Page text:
The pork industry isn't buying claims made Food Safety Minister Nikki Kaye that country of origin labelling is almost meaningless if there are many ingredients from different countries in the product.
The minister told the Primary Production select committee that Labour MP Damien O'Connor's proposed amendment to the Food Bill, that would have made country of origin labelling compulsory, would have locked New Zealand in to an expensive and at times pointless system. His amendment was voted down narrowly last week.
Ms Kaye told the select committee that New Zealand has a voluntary country of origin labelling system and that's how it should be.
"I believe ... that we'll be able to have more information than ever before about where those ingredients or those aspects of food come from right. But then the question is how is that information presented right.
"Now, I do believe that more in the advancement of technology and smart phone apps there'll be more opportunity than ever to get information about food, and our government is very interested in that, ensuring that consumers have access to information.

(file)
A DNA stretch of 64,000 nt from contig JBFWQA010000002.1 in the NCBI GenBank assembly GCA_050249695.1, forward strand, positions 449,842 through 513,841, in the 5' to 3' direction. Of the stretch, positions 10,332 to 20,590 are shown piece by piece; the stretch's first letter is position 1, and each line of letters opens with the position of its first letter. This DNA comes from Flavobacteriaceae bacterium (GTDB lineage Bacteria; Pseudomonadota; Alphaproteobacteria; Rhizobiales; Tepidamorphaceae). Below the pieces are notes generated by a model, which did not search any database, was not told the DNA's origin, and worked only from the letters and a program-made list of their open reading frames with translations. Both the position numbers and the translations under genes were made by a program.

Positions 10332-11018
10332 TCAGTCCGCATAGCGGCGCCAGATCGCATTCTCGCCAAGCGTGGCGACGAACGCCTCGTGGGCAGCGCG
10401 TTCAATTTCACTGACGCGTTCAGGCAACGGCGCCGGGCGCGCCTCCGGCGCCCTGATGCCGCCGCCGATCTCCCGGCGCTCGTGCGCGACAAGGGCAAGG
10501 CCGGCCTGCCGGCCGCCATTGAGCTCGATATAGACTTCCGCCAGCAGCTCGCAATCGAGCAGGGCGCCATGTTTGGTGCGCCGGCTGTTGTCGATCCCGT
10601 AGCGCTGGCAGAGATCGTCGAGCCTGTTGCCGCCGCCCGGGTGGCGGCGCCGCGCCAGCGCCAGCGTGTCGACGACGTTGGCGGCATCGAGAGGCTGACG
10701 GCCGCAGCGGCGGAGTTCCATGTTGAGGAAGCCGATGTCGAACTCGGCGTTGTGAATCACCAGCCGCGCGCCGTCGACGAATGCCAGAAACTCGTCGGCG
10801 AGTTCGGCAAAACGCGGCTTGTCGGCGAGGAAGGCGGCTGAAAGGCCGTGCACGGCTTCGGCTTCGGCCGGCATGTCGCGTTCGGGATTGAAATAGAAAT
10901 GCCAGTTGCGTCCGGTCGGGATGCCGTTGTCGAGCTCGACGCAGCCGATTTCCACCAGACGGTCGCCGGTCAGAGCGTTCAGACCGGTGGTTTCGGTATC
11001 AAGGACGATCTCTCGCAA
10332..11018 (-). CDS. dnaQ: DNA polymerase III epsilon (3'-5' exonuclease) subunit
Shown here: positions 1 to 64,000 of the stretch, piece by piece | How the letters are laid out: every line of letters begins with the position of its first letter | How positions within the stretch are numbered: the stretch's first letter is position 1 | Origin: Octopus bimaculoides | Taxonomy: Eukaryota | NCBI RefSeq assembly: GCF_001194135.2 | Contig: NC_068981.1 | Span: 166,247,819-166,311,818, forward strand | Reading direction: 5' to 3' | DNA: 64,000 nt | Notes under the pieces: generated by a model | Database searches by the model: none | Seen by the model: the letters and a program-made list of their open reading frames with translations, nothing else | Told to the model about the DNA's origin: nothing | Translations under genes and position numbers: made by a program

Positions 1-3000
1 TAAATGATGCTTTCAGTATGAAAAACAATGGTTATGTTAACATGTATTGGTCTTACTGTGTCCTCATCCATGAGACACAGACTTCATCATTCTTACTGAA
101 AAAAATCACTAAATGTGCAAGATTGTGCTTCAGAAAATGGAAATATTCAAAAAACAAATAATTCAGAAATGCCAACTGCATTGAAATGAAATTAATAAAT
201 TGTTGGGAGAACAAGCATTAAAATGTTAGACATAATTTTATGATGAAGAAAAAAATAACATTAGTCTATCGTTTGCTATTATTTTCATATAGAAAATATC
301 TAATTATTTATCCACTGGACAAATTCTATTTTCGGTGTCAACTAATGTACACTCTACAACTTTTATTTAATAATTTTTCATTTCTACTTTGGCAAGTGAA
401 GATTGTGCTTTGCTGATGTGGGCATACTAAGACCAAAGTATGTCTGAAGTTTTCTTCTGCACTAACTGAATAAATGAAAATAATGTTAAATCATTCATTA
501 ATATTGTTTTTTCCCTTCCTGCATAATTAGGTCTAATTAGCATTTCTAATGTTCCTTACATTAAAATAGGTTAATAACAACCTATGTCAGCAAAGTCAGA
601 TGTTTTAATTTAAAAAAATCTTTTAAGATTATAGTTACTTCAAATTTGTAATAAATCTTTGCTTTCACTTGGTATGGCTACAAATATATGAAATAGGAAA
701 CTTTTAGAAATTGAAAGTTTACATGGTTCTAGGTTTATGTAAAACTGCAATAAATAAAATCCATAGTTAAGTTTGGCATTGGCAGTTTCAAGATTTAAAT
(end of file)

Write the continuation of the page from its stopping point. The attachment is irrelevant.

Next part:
"Where I disagree is that labelling is the only and most effective way to present that information," she said.
However, New Zealand Pork chief executive Owen Symmans says the current labelling requirements for food are complicated and expensive for companies anyway. He believed the current system also leaves New Zealand consumers in the dark about the true origin of their food.
"We have a very complicated percentage labelling system in place now and where there is a major ingredient or a defining ingredient that has been imported which is perhaps say over 50 per cent of the product I think it's quite appropriate that that be identified.
"For example, you can buy manuka smoked ham in New Zealand and you look at the back of it and it says from local and imported product.
"The reality is the meat from which the ham is made is the imported product and a little bit of manuka smoke is added to it which is a New Zealand product.
"So I don't see any reason why, given that you've got percentage labelling and so for, therefore ham or the meat is identified, I don't see how it's hard to say it came from Mexico or Finland or wherever," Mr Symmans said.